Tales of the past — sometimes the recent past, if she’s honest — curl across the floor, dainty, almost fanciful words, so wondrous and unbelievable that they seem capable of cracking under the slightest inspection. But they are true; she knows so. She has lived part of this recent, unbelievable story herself. Though it is the older stories, the ones interwoven like flashes of silver on the sea among the recent one, that keeps her attentive: astounding voyagers across the vast ocean, colony and kingdom founders, dropping words and letters on their journey. They were the first to understand the sea and what lay beneath. A tiny silver glimmer flashes inside her; she is glad they play a part, however miniscule, in her story, too.

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I have renewed these in lieu of the Refugee Ban in the USA. Inspired by the-cassandra-project and their Every Day Challenge, I am writing every day to raise money for the Urban Justice Center. You can donate here or please spread the word. Thank you.

Alice’s Adventures in Wonderland

by Lewis Carroll

“‘But I don’t want to go among mad people,’ Alice remarked.
‘Oh, you ca’n’t help that,’ said the Cat: ‘we’re all mad here. I’m mad. You’re mad.’
‘How do you know I’m mad?’ said Alice.
‘You must be,’ said the Cat, ‘or you wouldn’t have come here'” (74).

This was a very odd book. But that might be expected. Although what stood out to me the most was its mix of absurdity and order. Or to be more precise, how distinct (and tyrannical) Wonderland politics were.

For one, the cards are designated by role:

“First came soldiers carrying clubs…next the ten courtiers: these were ornamented all over with diamonds… After these came the royal children: there were ten of them, and the little dears came jumping merrily along, hand in hand, in couples: they were ornamented with hearts” (92).

The impression I get from this is that there’s a hierarchy in the card suits: spades are gardens (if the picture is anything to go on), clubs are warriors and soldiers, diamonds are courtiers or nobility, and hearts are royalty. That indicates that there is actual structure to Wonderland. Even if its laws, justice, and punishment are illogical.

I think that’s what makes it so interesting from a worldbuilding point of view (which may not have been an aspect that was on Carroll’s mind when he wrote it.)

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The Horse and His Boy | Customs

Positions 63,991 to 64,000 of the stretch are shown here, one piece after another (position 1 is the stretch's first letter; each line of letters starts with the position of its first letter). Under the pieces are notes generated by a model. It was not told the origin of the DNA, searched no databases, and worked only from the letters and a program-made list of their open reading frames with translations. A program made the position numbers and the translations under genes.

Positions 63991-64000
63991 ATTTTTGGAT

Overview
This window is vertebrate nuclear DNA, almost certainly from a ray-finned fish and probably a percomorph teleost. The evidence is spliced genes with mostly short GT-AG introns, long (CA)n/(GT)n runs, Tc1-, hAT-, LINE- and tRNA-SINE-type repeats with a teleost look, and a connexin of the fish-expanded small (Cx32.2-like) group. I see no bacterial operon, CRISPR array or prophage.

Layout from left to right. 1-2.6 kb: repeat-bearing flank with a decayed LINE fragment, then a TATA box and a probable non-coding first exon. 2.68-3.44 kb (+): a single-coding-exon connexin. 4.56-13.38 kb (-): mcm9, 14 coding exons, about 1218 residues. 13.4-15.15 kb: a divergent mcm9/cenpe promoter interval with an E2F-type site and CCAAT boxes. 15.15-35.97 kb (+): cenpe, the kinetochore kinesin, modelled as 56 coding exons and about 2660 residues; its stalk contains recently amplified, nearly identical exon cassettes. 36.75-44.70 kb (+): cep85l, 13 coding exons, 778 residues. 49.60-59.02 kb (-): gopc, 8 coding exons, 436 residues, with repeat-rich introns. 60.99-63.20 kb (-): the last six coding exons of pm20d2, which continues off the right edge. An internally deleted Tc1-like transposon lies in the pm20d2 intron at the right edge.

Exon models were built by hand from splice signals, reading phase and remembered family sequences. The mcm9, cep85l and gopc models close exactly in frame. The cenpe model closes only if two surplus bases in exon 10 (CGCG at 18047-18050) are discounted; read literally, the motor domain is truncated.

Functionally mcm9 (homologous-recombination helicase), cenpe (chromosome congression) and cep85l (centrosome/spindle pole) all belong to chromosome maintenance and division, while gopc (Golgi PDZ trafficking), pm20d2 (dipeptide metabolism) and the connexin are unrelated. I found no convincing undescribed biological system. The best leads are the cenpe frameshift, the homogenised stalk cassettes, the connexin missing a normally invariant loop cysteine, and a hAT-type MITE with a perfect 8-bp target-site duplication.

from The Chronicles of Narnia

by C. S. Lewis

“‘When this news was brought to me the sun appeared dark in my eyes, and I laid on my bed and wept for a day. But on the second day I rose up and washed my face and caused my mare Hwin to be saddled'” (Lewis, 36).

I happened to find this on my bookshelf while organizing my piles of writing into binders and read it over the weekend. Of the seven books that make up The Chronicles of Narnia, this has always been my favorite. Which is probably why it’s the only one I have with full color illustrations (and which was the specific edition that I read).

The story takes place during “the Golden Age when Peter was High King in Narnia and his brother and two sisters were King and Queens under him” (3). How this happened and who they are is explained in The Lion, the Witch, and the Wardrobe and their reign (the Golden Age) mentioned.

My main question while reading it was: why did I like it so much, or what made it likable to me? What, if anything, made it stand out against the other Narnian books?

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Knowledge is Key: Questions to ask yourself as a creator

I’ve been thinking… When you (as a creator, especially white ones) decide to add diversity to your cast…

First, gold star.

Second, here’s some question that may help make sure you don’t make as much a mess of it as you might. (I can’t gaurentee these are fool proof; they’re just a logical procedure I think makes sense and I hope will be helpful. Additionally, it’s what I try to do in my writing, though this isn’t limited to writing.)